theory is rejected. For the non-rejected statements, one looks for predictions,
that may be tested in new experiments. In this way, Phase I may lead to the
necessity of new theories, and Phase II leads to new experiments, and the above
process is thus a cycle that goes on and on. The reason for this lies at the
heart of what I am trying to convey here: science does not prove things, but all
theories are not equally realistic
. In other
words, what one can say with a high certainty is that a theory has been
rejected, but one can not say that a theory has been proven to be true; there may
always come a new prediction that is wrong when tested experimentally. However,
just because all predictions and affirmative statements in science are
non-proven theories, this does not mean that all predictions and theories are
equal: some of them may have been rejected, because there were experimental
data that they couldn’t describe.

Summing up – and what about the second climax?

With these
insights at place, we are now ready to sum up, and to put all of this together.
First, we have seen that the updated view of what physics actually says implies
that the laws of physics does not necessitate determinism. Second, the other
side of the coin, materialism, also does not follow as a logical and necessary
conclusion from the existence of physical laws, and the reason for that is the
second argument: the boundary arguments. Just because physics has defined
itself as the study of measurable, reproducible, things, this does not mean
that other things does not exist, it only means that e.g. non-measurable things
– e.g. inner experiences and thoughts as
seen by the observer
– not are a part of physics. Third, such subjective experiences
are, nevertheless, an important part of our lives: in fact, they are the only things
that we as humans experience. Therefore, such subjective experiences – our inner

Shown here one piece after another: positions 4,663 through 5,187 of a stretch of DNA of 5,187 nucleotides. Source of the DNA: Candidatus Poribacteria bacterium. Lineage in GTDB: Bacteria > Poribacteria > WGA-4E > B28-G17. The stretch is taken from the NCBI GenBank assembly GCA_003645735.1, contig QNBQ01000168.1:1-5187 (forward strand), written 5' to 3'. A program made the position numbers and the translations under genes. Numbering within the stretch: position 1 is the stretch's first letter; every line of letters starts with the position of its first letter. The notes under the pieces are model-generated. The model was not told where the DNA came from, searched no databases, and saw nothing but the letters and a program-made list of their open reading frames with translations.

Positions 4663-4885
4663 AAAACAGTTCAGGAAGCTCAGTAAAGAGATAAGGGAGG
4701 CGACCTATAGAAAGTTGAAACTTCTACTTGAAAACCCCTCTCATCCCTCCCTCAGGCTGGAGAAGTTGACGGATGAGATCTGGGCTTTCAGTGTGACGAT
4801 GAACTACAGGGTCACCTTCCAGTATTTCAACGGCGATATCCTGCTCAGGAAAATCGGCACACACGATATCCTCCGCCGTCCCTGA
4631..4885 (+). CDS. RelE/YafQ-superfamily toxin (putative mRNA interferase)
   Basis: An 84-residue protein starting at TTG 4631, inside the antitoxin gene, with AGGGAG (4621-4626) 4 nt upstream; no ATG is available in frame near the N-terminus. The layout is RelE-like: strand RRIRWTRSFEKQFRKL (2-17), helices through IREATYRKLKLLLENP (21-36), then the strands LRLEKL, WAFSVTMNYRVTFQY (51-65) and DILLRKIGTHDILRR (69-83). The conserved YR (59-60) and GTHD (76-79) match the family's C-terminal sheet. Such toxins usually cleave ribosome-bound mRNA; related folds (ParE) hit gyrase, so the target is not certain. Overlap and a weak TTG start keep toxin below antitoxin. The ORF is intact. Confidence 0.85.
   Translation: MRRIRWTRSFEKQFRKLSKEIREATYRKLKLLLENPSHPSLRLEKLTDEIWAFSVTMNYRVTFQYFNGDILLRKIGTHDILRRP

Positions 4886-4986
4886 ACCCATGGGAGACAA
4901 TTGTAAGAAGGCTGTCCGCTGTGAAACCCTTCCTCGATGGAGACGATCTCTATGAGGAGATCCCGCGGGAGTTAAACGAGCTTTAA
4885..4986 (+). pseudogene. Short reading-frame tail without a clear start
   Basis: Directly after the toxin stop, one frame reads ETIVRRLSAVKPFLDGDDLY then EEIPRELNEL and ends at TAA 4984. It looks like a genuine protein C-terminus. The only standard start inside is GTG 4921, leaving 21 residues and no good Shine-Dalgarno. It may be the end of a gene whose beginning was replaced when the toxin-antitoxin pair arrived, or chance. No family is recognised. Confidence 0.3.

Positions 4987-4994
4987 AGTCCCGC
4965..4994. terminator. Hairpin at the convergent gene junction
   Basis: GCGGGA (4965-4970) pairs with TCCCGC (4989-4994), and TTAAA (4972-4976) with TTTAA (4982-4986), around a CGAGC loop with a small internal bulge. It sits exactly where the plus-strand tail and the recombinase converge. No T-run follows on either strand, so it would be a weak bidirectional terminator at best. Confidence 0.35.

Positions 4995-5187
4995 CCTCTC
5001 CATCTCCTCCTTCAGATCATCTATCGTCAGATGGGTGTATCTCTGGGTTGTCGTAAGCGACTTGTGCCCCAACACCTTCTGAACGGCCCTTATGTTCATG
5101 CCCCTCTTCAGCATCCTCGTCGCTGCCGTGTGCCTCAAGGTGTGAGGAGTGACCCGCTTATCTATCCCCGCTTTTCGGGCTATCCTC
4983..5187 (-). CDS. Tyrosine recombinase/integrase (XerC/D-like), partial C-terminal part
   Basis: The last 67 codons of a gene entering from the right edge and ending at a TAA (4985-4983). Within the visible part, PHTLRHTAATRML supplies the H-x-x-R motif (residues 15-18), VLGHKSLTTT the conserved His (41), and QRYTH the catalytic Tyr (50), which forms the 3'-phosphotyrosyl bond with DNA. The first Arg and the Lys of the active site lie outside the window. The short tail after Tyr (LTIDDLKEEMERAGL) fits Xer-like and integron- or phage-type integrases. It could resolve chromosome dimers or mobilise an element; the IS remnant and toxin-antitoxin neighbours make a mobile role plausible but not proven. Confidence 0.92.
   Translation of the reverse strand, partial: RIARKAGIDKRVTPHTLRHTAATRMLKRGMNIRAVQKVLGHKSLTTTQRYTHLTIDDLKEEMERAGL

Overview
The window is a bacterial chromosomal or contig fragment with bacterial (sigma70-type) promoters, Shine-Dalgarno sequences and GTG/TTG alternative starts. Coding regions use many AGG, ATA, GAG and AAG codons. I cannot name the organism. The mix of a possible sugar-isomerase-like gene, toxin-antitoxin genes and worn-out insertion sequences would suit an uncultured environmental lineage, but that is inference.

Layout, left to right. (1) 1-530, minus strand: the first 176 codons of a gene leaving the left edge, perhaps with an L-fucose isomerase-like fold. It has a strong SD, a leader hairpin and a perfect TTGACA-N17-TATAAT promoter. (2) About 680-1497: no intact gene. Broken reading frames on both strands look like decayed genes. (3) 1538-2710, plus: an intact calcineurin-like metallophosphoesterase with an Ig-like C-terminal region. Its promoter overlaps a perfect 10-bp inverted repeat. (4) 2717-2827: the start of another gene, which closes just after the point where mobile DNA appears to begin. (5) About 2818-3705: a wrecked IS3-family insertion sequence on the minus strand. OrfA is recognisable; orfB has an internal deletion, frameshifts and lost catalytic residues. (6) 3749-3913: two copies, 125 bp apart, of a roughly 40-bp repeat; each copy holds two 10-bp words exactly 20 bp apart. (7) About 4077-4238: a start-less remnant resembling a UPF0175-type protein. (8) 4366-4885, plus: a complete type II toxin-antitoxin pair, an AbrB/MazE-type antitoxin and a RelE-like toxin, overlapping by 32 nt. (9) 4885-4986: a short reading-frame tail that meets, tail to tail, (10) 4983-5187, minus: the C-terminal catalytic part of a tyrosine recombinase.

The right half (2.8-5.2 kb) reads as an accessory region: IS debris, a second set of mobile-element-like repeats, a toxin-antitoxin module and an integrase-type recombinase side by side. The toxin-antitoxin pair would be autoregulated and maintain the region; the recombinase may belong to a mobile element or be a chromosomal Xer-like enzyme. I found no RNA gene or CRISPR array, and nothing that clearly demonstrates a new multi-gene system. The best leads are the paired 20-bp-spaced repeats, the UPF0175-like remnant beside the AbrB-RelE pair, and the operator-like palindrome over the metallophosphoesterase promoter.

universe – must certainly be dealt with by any complete description of how our
world functions. A worldview must therefore, by necessity, be such a complete
description, which takes all aspects of our lives into account.
In
fact, we do not have a choice: we are all of us making decisions about how
science and physics relate to our own personal experiences, and materialism is only
one of the choices that is compatible with science. Fourth, as I will argue in more
detail in future posts, it would actually be possible to expand the sound
principles of science to include data also from the left-hand side in Wilber’s
four quadrants. Such a science is what Wilber calls broad science. Since such
broad science would explain more data than traditional science, which Wilber
calls narrow science, it would be a superior theory. Therefore, although we
still haven’t seen any details of how broad science, or a more complete
worldview would look, we have now concluded that looking for one would be a
meaningful endeavor, and that it seems like the updated logical conclusion of
looking at the science/worldview relation no longer reads “the necessity of
materialistic determinism”, but “narrow science trumps narrow religion (religion
that e.g. like in some of the fights on evolution stands in opposition to
science), but broad science would trump narrow science – because it would be
able to explain more data

Further reading – and the scientific accuracy/controversy
of these statements

Just as in
the first blog post, I will try to end all sub-sequent posts by links to more
detailed reading, and with some comments of the scientific accuracy in what I
say – including some estimate of the level of controversiality in my
statements. First, regarding more reading, almost all of the statements in this
blog post have been made before, e.g. in the essay that I pointed to
earlier (which is written in a more formal manner, with much more links to
literature), in the book by Ian G. Barbour, and – where already indicated –
in some texts by Wilber. Second, regarding the first argument, which builds on
the understandings within quantum mechanics and chaos theory, I have myself
studied both these theories at a high level – basically to the point of doing
research myself therein – and I do not believe that there are any controversial
statements regarding what the actual physics says. Nevertheless, there may
exist physicists who disagree with me regarding my claims that those results
means that determinism no longer is a necessary conclusion, and I will myself refine this statement in future posts, when we come into discussions on free will. Similarly,
regarding the basic description of how science works, they describe a
relatively standard view of science that goes back to people like Popper.
Again, however, this does not mean that all scientists would agree with me
regarding the importance and soundness of attempting to include data from the
left-hand side in Wilber’s quadrants. But if all people already agreed with
everything I had to say here, this would be a pretty meaningless endeavor.